As streaming services raise prices and crack down on password sharing, one in three Americans say they’ve pirated TV or movies in the past year. 

Written By: Sam Blake | Published: April 23, 2024

The ongoing battle between services like Netflix, Hulu, Disney Plus, and Apple TV – sometimes called the streaming wars – has given viewers lots of entertainment options. Yet with pressure mounting on these services to show their investors that the costs of doing business are worthwhile, some have looked to boost profits by raising prices and making it harder for users to share passwords.

While some viewers may accept these changes and simply dig deeper into their wallets, might others be deterred and turn instead to piracy? To find out, we surveyed nearly 1,000 American adults about their consumption of pirated content, and dug into the details about their attitudes and behaviors regarding the illegal practice.

Key Findings

  • Over one-third of adults admit to pirating TV shows or movies in the past 12 months. Nearly 50% say they’ve done this at some point in their lives.
  • The younger people are, the more likely they are to have ever pirated content. Men aged 18-26 are the most likely to turn to piracy.
  • 11% of people who recently pirated content said they’re doing it even more frequently now compared to a year ago.
  • The cost of legal alternatives is a common reason given for pirating content. Nearly 75% of pirates say they would use streaming services if they were cheaper.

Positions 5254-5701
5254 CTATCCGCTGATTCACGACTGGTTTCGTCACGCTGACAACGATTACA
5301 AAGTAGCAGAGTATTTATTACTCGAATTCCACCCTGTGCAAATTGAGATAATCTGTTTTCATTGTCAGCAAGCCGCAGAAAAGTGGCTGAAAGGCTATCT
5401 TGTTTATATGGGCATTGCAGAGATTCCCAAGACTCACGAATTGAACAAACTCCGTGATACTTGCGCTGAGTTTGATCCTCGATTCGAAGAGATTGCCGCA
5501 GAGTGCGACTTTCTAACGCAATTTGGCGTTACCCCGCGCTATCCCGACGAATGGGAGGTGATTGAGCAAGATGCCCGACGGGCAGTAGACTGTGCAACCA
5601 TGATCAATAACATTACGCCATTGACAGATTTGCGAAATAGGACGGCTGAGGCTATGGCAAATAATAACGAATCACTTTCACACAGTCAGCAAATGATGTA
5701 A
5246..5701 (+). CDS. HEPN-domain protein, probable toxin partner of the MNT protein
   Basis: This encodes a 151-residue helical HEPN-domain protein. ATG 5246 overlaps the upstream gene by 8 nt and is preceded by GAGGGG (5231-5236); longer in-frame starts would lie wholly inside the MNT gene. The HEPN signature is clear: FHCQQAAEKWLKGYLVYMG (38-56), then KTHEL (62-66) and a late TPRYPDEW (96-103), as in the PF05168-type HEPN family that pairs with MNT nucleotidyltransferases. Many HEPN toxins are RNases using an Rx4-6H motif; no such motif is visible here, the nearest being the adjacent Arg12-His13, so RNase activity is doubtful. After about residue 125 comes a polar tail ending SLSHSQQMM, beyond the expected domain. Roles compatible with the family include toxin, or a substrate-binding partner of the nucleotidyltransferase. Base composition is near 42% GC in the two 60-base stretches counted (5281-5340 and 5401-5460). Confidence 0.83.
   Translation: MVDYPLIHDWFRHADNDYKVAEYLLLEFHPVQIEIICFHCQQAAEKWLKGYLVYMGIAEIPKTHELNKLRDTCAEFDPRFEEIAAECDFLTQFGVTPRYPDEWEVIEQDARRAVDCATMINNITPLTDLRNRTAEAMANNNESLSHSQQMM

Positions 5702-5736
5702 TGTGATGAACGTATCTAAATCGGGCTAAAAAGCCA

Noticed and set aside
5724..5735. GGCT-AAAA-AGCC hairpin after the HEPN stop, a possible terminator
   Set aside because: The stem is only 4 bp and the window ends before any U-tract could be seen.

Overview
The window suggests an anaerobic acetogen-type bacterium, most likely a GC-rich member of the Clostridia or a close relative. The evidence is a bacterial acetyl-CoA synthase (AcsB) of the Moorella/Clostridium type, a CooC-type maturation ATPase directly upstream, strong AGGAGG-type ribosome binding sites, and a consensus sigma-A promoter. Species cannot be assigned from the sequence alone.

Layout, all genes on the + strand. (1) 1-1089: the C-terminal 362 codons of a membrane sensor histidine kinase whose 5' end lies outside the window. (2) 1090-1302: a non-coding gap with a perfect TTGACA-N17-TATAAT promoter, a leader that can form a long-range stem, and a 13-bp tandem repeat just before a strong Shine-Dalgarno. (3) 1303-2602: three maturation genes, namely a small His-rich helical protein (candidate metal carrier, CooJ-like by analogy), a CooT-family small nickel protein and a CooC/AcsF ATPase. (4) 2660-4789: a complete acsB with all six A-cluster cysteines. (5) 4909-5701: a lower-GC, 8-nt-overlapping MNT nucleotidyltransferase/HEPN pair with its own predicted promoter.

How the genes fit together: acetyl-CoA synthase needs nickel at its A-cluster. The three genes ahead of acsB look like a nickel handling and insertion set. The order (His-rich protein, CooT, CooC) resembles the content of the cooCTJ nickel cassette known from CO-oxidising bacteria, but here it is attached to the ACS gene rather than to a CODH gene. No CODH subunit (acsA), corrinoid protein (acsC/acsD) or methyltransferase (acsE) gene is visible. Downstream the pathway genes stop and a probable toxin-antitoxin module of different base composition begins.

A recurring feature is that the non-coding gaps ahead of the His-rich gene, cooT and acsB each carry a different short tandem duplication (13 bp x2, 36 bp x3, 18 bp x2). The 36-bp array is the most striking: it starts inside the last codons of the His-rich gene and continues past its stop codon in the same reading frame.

• 11% of people who do not pirate content say they would do it if they only knew how.

1 in 3 American adults have pirated shows or movies in the past year

According to our new study, around one in three adults admitted to illegally accessing TV shows or movies in the past 12 months. This means they streamed TV or movies on unauthorized websites or illegally downloaded the content.

Almost half of American adults have pirated content at some point. Men are more likely to do so than women: 56 percent of men admitted to pirating TV shows or movies, compared to 43 percent of women.

The typical content pirate illegally streams or downloads two shows or movies per month. Given the number of hours the average American spends watching TV, this finding suggests that pirates tend to dabble in the practice but don’t do it to the total exclusion of legal viewing. Indeed, our research found that almost 80 percent of adults who pirated content in the last year also paid for two or more streaming services.

Findings also showed that younger people are likelier to pirate shows and movies than their elders. Seventy-six percent of Gen Z adults (born after 1997) say they’ve pirated at some point in their lives, as have 67 percent of Millennials (born 1981-1996). Fewer than half of the adults in the older generations say they’ve ever pirated TV or movies.